The references made to dreams suggest an interesting relationship between Irish mythology and real life: although it is fictional, the emotions conveyed by it are so powerful that they are like dreams, which form part of the human subconscious. While dreams are fictional to a certain extent, they cannot be controlled: here, "a dream is body". This suggests that cultural legends are so powerful that they automatically resonate within the Irish because folktales form part of their heritage. The idea that magic can be discovered within a person serves to deepen the affection the Irish may have felt towards traditional tales. The Death of Cuchulain has Cuchulain reflecting on the shape of souls:
"There floats out there
The shape that I shall take when I am dead,
My soulââ‚¬â„¢s first shape, a soft feathery shape"
This description sounds tender because it describes a human soul as "soft" and "feathery" - qualities the reader can touch and associate with comfort and well-being. In addition, the soul is "[floating]", it has lost any burdens it may have carried during a person's lifetime and freeing them in death. The repetition of the word shape sounds as if Cuchulain is muttering softly, in awe of his conclusion. By giving concepts physical appearances and characteristics, Yeats encourages the reader to believe in the spiritual and its significance to the mythological world. The role of describing the unseen falls to the Blind Man mentioned in numerous of Yeats' works. Despite the character's lack of sight, he is often the source of the most vivid tales, indicating that the most colourful of worlds originate from inside a person and referring to the oral tradition of storytelling.
Through Cuchulain, Yeats contributes to the Celtic revival in that he revisits folklore in a way that is accessible to newer generations.
A sense of Irish unity is communicated by the author's choice of submerging Cuchulain in natural imagery. As a culture defined by its landscape, this reflects the formation of a link between the mythological world and contemporary Ireland as they share the same physical setting. This is most powerful in Cuchulain Comforted, in which the hero is returned to nature in death: the pillar he is bound to transforms into a tree and humans change "their throats [to have] the throats of birds", suggesting a circle of life as the dead become part of Ireland itself. The Only Jealous of Emer likens "a woman's beauty [to] a white frail bird, like a white sea-bird alone at daybreak after stormy night." The sea-birds are a reference to Ireland as an island nation where the ocean would have sustained many lives. Yeats' description of nature feels incredibly vivid and implies that the characters, albeit mighty warriors, remain connected to Ireland's flesh: her countryside. The purpose of using familiar surroundings introduces the reader to sights generations of Irish would have appreciated, bridging modern life with the ancient magic. This is reflected in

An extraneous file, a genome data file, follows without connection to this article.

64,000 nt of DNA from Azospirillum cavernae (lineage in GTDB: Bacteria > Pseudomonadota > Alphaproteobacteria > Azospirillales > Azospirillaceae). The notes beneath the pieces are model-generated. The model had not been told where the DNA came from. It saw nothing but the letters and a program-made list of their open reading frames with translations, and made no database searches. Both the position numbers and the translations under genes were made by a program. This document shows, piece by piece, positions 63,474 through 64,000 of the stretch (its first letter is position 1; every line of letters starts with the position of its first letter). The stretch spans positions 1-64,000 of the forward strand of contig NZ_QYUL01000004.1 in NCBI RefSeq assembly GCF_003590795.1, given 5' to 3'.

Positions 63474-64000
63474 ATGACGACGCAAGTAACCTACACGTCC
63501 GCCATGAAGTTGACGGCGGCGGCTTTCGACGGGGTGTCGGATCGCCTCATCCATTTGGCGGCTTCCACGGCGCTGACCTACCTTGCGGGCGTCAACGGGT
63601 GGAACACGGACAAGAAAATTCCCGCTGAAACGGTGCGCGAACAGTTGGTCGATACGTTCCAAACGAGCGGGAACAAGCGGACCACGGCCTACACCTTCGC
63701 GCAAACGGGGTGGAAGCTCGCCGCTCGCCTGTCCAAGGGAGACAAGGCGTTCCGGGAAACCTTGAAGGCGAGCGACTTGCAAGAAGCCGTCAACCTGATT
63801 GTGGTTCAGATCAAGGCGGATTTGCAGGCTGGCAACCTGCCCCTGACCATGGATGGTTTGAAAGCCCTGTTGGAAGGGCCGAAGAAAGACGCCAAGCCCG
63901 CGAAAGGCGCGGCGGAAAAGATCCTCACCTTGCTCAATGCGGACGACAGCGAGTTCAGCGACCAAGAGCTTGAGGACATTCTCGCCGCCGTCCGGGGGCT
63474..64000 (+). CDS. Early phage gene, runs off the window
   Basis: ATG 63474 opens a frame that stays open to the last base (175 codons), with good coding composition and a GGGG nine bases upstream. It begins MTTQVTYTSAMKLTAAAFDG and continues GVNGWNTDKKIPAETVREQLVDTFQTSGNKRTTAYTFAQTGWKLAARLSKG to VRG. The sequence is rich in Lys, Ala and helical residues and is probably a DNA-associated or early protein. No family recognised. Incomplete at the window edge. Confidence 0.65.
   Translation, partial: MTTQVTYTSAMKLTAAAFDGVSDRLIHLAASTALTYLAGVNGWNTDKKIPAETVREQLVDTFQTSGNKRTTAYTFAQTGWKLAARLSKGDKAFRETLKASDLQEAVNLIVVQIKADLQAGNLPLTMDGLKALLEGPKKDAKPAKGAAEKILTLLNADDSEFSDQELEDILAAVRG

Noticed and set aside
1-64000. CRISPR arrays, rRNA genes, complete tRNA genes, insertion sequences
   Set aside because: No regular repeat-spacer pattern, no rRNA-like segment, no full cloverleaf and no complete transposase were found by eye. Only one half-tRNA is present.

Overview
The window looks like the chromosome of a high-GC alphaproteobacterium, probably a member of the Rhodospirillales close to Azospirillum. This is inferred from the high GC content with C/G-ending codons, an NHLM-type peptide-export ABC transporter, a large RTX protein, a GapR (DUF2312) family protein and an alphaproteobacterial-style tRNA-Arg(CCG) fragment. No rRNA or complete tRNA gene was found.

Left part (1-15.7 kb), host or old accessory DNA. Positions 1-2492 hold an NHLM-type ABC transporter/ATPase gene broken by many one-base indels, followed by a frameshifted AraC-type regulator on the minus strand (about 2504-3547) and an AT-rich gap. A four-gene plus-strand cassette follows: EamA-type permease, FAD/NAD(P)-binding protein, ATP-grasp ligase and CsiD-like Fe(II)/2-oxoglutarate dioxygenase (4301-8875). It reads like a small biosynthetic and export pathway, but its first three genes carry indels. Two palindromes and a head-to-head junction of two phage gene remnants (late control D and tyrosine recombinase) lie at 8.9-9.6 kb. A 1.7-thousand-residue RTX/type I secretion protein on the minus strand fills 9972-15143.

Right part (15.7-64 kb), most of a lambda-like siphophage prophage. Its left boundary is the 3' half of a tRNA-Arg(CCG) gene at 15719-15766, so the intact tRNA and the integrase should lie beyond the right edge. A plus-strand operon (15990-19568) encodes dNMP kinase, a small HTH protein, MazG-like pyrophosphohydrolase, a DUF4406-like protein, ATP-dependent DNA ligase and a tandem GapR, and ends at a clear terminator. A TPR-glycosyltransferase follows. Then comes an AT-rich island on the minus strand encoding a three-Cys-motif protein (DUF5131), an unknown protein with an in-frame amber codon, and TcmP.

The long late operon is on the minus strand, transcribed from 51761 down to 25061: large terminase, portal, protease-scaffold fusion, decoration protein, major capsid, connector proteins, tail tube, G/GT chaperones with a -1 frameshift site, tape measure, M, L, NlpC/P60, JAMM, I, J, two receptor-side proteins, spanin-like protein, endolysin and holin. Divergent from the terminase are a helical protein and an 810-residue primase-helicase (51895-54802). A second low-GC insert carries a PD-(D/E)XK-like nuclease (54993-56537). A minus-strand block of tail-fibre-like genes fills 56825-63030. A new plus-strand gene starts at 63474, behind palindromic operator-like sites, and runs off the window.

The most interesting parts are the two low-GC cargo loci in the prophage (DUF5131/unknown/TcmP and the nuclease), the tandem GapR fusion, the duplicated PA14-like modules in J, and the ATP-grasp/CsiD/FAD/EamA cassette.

"Yeats was not interested in recounting the legend of Cuchulain for informational motives, but rather he used the legend of Cuchulain as a theme to communicate moments of intense feeling where the heroââ‚¬â„¢s plight resonates with the struggles the Irish faced in their day-to-day lives. (Vasconcelos)"
To answer the question How does the changing figure of Cuchulain in the works of W.B. Yeats achieve a final sense of unity and renewal of Irish identity? the significance of Cuchulain in Yeats's writing is to celebrate national identity through a hero with an ancient connection to Ireland, his development symbolising cultural triumph. In the wake of the Celtic revival and the creation of the Irish free state, Yeats's Cuchulain embodies the author's search for a leader capable of breaking free of British influence. However, Cuchulain's flawed traits prevent him from being an inaccessible ideal - the consequences of his aggression represent Yeats's reaction to the political situation in Ireland and his gradual distancing from right-wing nationalism. In order to acquire wisdom, Cuchulain must overcome his enemies as well as himself, finally becoming a man of both courage and humility suited to leading a cultural revolution. It is notable that Cuchulain's demise is not symbolic of failure, but transcendence from worldly conflict to a realm of spiritual unity with past Irish generations. Rooting his journey in Irish soil and referring to integral traditions such as music is a constant aspect of Yeats's work; this connects the reader to Irish rituals and renews their significance as Yeats uses them to supplement the role of Cuchulain in his literature.